The third Saint Mary’s University Heart & SOUL “Row, Ride, Run Triathlon” will take place on Saturday, April 25, at 9 a.m.; check-in begins at 7:30 a.m. on the west end of Lake Winona. The public is encouraged to take part in the triathlon.
Participants will canoe or kayak a 2.5-mile loop around Lake Winona, then bike 14 miles from Lake Winona to the SMU campus. Once on campus, racers will run 3.1 miles through the bluffs surrounding the university.
Serving Others United in Love (SOUL) is a program of the Office of Campus Ministry at SMU, and offers opportunities to members of the SMU community to serve and be served through both national and international mission trips.
Participants may begin registering now, either as an individual or as a team. Teams may consist of two, three or four members. The registration period ends April 14. The fees are $35 per individual or $60 per team; registration spots are limited.
Each racer is responsible for bringing their own bike, and is required to wear helmets for the bicycling leg of the event. Canoeists and kayakers are required to wear life jackets; a limited number of canoes and kayaks are available to rent for $20. SMU students and employees can use canoes and kayaks at no charge.
For more information, or to register online, visit www.smumn.edu/heartandsoul. For information on reservations, call Ext. 1643.
The Department of Theatre and Dance, under the direction of Judy Myers, will stage the Pulitzer Prize-winning musical “A Chorus Line” March 27-30.
The show is set in an empty theatre, on a bare stage, during casting for a new Broadway musical. For 17 dancers, this audition is the chance of a lifetime. It’s what they’ve worked for every day of their lives. It’s the one opportunity to do what they’ve always dreamed — to have the chance to dance. The storyline delves into the personalities of the performers as they describe events that have shaped their lives and their decisions to become dancers.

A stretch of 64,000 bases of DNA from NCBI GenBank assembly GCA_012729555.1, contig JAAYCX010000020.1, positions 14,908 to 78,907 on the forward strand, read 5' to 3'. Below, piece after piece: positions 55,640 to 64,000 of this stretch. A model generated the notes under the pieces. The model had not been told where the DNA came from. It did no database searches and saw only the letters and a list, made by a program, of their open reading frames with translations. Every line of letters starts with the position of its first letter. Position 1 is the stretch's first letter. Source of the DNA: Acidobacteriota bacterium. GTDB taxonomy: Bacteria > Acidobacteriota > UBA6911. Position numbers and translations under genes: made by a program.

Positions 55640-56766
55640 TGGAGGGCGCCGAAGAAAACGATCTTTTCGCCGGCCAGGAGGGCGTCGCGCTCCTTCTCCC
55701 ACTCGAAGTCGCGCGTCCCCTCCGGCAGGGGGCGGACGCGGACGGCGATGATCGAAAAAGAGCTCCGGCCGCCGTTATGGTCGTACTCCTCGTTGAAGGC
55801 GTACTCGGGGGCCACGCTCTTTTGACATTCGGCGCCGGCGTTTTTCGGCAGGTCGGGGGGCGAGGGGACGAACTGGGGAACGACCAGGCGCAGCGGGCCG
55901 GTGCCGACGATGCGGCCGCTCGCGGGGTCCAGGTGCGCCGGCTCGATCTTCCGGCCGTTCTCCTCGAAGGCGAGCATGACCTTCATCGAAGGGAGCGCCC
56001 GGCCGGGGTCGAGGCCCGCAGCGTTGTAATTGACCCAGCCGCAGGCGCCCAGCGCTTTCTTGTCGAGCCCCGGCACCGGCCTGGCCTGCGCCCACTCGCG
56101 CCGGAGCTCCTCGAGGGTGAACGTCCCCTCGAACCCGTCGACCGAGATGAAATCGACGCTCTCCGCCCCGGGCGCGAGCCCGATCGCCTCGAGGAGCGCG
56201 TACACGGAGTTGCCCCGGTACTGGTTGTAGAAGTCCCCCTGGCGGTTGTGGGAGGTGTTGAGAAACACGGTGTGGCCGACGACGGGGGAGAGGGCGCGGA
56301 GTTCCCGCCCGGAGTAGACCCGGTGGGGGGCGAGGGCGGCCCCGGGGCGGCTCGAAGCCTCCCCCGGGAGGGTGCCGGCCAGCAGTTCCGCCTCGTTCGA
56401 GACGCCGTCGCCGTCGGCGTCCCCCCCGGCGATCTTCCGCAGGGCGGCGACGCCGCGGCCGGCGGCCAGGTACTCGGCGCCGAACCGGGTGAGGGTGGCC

The timeless classic about passion, despair and joy is the longest-running musical in Broadway history. Audiences will find themselves singing along to familiar favorites by Marvin Hamlisch and Edward Kleban like “One (Singular Sensation),” “What I Did for Love,” and “I Hope I Get It.”
“A Chorus Line,” is the musical for everyone who’s ever had a dream and put it all on the line — a powerful metaphor for all human aspiration.
Showtimes are 7:30 p.m. Friday, March 27; Saturday, March 28; and Monday, March 30; with a 3 p.m. showing on Sunday, March 29 — all at Page Theatre, in the Performance Center.
Tickets are $10 for adults, $5 for students and seniors and are available at the Box Office, Ext. from 10 a.m. to 6 p.m. weekdays or online at www.pagetheatre.org. Because of adult content, this play is suitable for mature audiences only.
Saint Mary’s University senior art students will display their work March 29 through May 9 in “Squaring the Circle: Constructing the Impossible.”
The show — free and open to the public — will be held in the Lillian Davis Hogan Galleries.
Displaying work will be: Michael DeGidio, Mary Margaret Gill, Ann Therese Kolaczkowski, Natalie Nemetz, Samantha Oreskovich, Andrew Rath and Cassie Ward.
An opening reception is scheduled for 4 to 6 p.m. Saturday, April 18. The Lillian Davis Hogan Galleries are open daily between 9 a.m. and 8 p.m. For more information, call Ext. 1652.
Saint Mary’s will present the ninth annual Taylor Richmond Benefit Dance from 8:30 p.m. to midnight on Saturday, March 28.
The beneficiaries of this year’s formal dance — open to the public — are 1990 SMU alumni Bill and Mia Geheren of Huntley, Ill., and their four children. Their three adopted children were born addicted to cocaine; one child is addicted to heroin and meth as well. Money from the benefit dance and silent auction will help the family purchase a handicapped accessible van.